Not only is this double the memory of most netbooks, but the OS is also a significant improvement over the Starter edition you'll find on the majority of rivals. Professional will handle up to 4GB of RAM (should you upgrade in the future) as well as allowing you to change the desktop background, and with an added 'XP mode' over Home Premium it maintains better backward compatibility. The hard drive is a fairly standard 250GB, 5,400rpm model.

When it comes to graphics, the X100e relies on the same integrated Radeon 3200 found in most Neo machines. While not exactly a powerful solution, it's a sight better than Intel's alternatives, and intense Full HD video playback is certainly no problem for this ThinkPad – a good thing considering it 1,366 x 768 screen gives you more detail than you get from most netbooks. However, 3D gaming won't be on the cards, with frame rates for our standard TrackMania Nations Forever test in the single digits.


January 7, 2011, 12:49 am

Hi Ardjuna

(Just posting this comment here as well in case it gets missed)

I can wait if you think it would be worth it! How long roughly do you think I should be waiting?

To be honest, I'm not really fussed about HD screens/HDMI ports etc. The main things I want are a fairly fast processor CPU and good amount of RAM etc, a matte screen and an excellent 6 cell battery performance. This is why I wondered if the Asus 1005 might better, as it is £60 cheaper than the 1015 - is dual core really that much better than single core?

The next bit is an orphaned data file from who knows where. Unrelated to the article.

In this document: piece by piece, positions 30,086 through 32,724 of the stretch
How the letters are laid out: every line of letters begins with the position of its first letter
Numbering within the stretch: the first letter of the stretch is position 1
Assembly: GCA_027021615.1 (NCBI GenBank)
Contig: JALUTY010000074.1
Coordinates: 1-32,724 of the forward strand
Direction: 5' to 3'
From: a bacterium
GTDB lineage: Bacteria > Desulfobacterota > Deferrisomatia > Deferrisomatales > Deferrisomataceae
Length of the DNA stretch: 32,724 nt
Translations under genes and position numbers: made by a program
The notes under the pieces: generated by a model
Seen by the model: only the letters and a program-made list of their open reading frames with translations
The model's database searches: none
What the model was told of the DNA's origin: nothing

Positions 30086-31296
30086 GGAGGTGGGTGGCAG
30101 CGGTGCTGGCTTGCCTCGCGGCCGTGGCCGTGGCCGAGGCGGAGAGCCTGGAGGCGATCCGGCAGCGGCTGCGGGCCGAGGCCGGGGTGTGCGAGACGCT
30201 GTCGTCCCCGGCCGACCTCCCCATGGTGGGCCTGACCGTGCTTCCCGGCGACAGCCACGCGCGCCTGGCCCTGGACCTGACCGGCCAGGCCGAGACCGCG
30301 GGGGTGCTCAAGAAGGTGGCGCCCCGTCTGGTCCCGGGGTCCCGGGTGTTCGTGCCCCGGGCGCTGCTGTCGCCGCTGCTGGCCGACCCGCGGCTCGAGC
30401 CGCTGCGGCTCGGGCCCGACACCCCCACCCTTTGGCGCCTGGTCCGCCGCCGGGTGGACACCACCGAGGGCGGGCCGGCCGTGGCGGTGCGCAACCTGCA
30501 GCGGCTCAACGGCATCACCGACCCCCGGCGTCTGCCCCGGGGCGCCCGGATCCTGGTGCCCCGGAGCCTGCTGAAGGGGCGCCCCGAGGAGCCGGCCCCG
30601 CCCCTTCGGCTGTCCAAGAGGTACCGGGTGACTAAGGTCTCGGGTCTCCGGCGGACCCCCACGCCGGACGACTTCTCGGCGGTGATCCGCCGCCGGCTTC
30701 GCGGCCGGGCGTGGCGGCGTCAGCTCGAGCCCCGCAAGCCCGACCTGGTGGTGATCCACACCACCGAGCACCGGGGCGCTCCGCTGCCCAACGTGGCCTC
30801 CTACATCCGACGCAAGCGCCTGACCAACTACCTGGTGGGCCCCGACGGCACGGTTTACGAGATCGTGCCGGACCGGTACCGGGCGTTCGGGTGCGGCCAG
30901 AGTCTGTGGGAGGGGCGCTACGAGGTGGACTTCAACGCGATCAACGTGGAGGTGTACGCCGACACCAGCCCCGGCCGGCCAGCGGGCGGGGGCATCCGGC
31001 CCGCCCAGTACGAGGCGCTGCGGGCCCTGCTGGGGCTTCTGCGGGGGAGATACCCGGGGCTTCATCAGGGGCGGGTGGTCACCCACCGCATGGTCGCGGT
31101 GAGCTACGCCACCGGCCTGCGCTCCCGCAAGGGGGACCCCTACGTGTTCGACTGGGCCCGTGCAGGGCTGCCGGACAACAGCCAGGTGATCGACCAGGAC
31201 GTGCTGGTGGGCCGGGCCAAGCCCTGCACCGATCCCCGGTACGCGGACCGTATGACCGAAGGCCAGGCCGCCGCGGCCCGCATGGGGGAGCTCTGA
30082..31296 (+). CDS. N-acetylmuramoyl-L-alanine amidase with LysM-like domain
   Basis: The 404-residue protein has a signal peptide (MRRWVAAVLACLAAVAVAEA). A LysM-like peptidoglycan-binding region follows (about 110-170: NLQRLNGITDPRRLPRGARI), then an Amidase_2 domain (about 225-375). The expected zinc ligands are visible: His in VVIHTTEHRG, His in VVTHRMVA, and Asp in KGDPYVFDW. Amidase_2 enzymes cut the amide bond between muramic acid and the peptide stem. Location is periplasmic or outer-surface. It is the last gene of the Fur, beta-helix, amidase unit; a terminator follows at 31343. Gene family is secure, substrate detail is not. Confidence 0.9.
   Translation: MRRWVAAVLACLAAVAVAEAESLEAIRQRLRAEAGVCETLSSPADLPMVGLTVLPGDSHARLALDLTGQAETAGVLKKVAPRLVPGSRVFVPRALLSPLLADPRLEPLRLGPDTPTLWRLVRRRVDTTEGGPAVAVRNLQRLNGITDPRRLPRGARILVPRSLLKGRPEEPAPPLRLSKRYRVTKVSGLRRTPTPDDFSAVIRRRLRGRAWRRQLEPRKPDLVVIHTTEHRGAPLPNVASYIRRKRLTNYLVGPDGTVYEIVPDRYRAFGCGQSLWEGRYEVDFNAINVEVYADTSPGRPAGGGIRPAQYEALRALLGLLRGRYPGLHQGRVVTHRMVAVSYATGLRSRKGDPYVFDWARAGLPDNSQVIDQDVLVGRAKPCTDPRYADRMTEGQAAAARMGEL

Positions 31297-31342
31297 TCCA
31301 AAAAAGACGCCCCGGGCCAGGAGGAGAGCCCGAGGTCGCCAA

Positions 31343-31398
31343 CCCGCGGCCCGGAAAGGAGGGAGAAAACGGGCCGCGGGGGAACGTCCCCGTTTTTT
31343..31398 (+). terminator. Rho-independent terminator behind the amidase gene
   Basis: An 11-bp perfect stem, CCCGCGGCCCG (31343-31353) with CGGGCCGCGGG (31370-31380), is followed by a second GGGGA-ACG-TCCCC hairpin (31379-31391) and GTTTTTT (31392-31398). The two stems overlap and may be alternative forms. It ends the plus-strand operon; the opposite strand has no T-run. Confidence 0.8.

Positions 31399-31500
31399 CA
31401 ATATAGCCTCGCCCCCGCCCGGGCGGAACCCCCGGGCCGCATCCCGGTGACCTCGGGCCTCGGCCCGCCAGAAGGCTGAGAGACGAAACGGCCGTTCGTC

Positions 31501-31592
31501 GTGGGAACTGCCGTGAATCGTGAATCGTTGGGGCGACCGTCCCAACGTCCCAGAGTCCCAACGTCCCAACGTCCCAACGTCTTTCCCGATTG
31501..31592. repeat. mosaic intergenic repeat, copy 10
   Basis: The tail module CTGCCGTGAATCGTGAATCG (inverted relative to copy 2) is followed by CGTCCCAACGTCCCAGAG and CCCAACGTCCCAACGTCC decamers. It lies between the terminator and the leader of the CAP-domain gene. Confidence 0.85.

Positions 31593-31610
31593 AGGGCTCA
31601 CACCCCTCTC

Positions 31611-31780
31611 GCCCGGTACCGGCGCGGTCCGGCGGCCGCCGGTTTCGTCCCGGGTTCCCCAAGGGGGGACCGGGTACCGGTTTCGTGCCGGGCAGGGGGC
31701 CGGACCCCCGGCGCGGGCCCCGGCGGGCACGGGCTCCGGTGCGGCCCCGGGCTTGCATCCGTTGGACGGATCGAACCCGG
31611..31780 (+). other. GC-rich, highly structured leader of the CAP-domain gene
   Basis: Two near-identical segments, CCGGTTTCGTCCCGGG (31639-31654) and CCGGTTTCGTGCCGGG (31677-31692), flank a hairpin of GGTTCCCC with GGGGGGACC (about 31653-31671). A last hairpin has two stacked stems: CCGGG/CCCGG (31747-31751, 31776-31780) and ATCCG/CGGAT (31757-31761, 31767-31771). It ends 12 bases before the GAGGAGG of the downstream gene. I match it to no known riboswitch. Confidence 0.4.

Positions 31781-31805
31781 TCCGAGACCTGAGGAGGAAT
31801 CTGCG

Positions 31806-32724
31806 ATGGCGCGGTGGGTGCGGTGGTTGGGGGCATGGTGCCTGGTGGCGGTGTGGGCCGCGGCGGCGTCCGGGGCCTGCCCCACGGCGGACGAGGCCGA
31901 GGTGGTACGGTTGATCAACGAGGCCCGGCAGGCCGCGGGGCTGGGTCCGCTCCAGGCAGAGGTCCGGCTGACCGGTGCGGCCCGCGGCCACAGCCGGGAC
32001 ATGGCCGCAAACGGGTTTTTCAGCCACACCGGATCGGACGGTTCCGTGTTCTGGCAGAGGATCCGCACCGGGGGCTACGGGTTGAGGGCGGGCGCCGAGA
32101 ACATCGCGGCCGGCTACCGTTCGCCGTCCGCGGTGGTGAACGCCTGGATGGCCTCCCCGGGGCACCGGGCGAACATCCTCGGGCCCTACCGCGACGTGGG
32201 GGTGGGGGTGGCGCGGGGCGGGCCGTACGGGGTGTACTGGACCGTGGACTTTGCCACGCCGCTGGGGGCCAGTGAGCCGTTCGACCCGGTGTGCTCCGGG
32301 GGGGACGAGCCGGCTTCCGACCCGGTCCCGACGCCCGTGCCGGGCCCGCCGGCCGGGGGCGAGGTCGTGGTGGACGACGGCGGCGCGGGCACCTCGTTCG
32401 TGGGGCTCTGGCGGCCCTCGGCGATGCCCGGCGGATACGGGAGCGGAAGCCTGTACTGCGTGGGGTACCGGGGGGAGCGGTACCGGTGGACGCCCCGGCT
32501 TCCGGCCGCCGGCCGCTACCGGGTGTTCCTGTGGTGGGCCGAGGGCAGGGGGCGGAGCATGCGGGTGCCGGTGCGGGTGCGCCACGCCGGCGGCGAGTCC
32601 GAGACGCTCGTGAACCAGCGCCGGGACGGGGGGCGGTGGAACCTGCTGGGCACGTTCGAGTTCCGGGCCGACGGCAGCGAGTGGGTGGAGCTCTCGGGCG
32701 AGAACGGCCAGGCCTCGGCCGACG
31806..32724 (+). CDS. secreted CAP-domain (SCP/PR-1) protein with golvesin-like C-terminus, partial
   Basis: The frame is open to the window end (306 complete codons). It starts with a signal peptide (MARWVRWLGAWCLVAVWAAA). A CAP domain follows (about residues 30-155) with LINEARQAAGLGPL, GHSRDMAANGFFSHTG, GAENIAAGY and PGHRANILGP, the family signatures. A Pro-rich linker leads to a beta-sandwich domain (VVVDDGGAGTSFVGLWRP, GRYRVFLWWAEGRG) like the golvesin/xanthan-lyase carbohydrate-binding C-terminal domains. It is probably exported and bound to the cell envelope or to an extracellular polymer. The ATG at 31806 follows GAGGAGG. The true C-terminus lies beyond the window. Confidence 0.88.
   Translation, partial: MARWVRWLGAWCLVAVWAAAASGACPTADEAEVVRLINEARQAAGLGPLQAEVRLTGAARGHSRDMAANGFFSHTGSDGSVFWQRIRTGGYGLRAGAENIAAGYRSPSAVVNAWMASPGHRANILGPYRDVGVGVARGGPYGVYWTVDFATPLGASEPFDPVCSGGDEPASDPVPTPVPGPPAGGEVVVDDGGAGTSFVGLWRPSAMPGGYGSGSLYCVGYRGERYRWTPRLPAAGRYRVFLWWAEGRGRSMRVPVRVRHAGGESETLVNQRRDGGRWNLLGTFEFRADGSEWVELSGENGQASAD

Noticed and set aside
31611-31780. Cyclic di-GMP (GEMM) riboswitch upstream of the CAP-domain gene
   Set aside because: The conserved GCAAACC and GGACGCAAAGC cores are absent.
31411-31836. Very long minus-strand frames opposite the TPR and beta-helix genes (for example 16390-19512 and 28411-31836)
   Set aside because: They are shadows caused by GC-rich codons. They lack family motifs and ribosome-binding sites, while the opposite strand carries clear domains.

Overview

I don't really want to spend £300 if I can help it - I'd prefer £250 max as upgrading to 2GB RAM will cost a bit extra - but £300 seems to be the cheapest price that the ASUS 1015 (which meets my above requirements) is selling for?

Does this netbook you're reviewing meet those requirements as well as the Asus? And who is the manufacturer, so I can keep an eye out for your article?



Mike Rose

January 7, 2011, 1:58 am

It's a shame Lenovo still continue to put Fn outside. It's just so annoying.

I've owned 3 Thinkpads now and I can't understand why they keep tdoing this. Every time I need Ctrl I hit the wrong key..........every time!


January 7, 2011, 12:40 pm

I got one of these in red for the wife last Autumn, it only had 1gb ram (which I have now upgraded) but I got it for ~£240.

Nice little machine.


January 7, 2011, 1:38 pm

agreed about the Fn.. i hate it on my t400. You listening Lenovo!


January 7, 2011, 5:22 pm

As a Thinkpad purist I certainly wouldn't consider this for myself - the flat display frame being one reason amongst others. However I could certainly recommend this to family and friends if I could get them to appreciate the whole Thinkpad design philosophy.


January 7, 2011, 11:38 pm

This model is being superceded by the x120e in February which uses the new AMD Fusion APU , has an HDMI port, has extended battery life and does not have a problem with heat generation. Perhaps you should have mentioned this new model in your review and maybe review this in February?